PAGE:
That I shall lose distinction in my joys
As doth a battle, when they charge on heaps
Pan: She's making her ready, she'll come straight:
you must be witty now. She does so blush, and Oh! oh! a while, but ha! ha! ha!
fetches her wind so short, as if she were frayed Oh! oh! groans out for ha! ha! ha! with a sprite: I'll fetch her. It is the prettiest vil
lain :-she fetches her breath as short, as a new-ta’en
Pan. Is this the generation of love? hot blood, hot Like vassalage at unawares encount'ring
Enter Pardarus and Cressida.
Pan. Come, come, what need you blush? shame's a Par. Hector, Deiphobus, Helenus, Antenor, and all baby. - Here she is now: swear the oaths now to her, the gallantry of Troy: I would faia have armed to- that you have sworn to me. What, are you gone day, but my Nell would not have it so. How chance again? you must be watched ere you be made tame, my brother Troilns went not?
must you? Come your ways, come your ways; ap for ilelen. He hangs the lip at something; — you know draw backward, we'll put you i'the fills.—Why do you all, Jord Pandarus.
not speak to her? Come, draw this curtain, and let's Pan. Not , honey-sweet queen!-- I long to hear sce your picture. Alas the day, how loath you are tonshow they sped to-day. You'll remember your bro- fend day-light! an'twere dark, you'd cloše sooner. So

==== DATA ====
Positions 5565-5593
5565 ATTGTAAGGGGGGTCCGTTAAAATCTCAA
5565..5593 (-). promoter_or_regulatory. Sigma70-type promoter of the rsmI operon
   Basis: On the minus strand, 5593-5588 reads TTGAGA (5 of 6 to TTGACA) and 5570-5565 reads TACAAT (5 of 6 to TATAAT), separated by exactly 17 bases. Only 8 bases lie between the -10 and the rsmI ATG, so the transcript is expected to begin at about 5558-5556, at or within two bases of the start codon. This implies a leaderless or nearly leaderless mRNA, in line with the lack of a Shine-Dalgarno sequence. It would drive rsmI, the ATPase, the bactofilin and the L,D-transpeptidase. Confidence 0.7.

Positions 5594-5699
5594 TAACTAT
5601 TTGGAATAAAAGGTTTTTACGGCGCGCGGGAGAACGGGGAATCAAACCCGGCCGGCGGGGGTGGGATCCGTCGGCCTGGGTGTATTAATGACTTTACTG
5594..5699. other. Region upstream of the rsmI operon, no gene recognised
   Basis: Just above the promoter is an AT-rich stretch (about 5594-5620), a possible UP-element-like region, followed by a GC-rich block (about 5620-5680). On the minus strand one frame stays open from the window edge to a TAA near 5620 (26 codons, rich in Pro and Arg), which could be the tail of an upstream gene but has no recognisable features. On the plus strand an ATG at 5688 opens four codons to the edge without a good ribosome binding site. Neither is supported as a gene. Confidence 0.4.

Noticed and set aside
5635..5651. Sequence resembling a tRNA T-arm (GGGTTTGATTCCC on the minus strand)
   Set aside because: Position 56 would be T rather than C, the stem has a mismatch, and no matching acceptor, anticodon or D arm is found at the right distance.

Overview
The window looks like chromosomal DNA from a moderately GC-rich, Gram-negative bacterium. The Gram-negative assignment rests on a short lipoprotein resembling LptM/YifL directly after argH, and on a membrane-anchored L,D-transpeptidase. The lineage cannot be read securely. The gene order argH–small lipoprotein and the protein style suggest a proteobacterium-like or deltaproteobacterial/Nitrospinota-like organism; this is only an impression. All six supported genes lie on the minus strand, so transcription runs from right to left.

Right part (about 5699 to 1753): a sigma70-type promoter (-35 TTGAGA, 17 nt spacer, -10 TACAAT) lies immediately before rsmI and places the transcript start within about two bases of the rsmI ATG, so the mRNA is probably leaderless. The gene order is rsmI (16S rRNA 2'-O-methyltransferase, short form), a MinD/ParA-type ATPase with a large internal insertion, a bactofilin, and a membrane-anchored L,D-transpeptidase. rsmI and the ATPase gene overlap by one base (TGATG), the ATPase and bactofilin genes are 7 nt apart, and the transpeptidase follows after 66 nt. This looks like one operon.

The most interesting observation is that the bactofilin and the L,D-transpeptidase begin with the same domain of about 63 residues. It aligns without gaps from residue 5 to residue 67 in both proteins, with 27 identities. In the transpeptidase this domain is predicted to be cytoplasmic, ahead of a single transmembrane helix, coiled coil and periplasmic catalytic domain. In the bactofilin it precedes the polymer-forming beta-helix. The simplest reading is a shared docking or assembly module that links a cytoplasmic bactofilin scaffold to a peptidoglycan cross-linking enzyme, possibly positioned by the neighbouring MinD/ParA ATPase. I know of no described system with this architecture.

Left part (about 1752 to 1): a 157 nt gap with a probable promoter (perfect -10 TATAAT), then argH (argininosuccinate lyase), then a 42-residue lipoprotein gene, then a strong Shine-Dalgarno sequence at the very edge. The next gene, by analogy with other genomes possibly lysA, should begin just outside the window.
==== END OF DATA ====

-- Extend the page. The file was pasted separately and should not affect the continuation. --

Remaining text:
, ther's excuse?
so; rub'on, and kiss the mistress. How now, a kiss in Par. To a hair,
fee-farm! build there, carpenter; the air is sweet
. Pan. Farewell, sweet queen!
Nay, you shall fight your hearts out, ere I part you, Helen. Commend me to your niece.
The falcon as the tercel, for all the ducks it be Pun. I will, sweet queen!
[Exit. river: go to, go to!
[A retreat sounded. Tro. You have bereft me of all words, lady! Par. They are come from field: let us to Priam's Pan. Words pay no debts, give her deeds: bat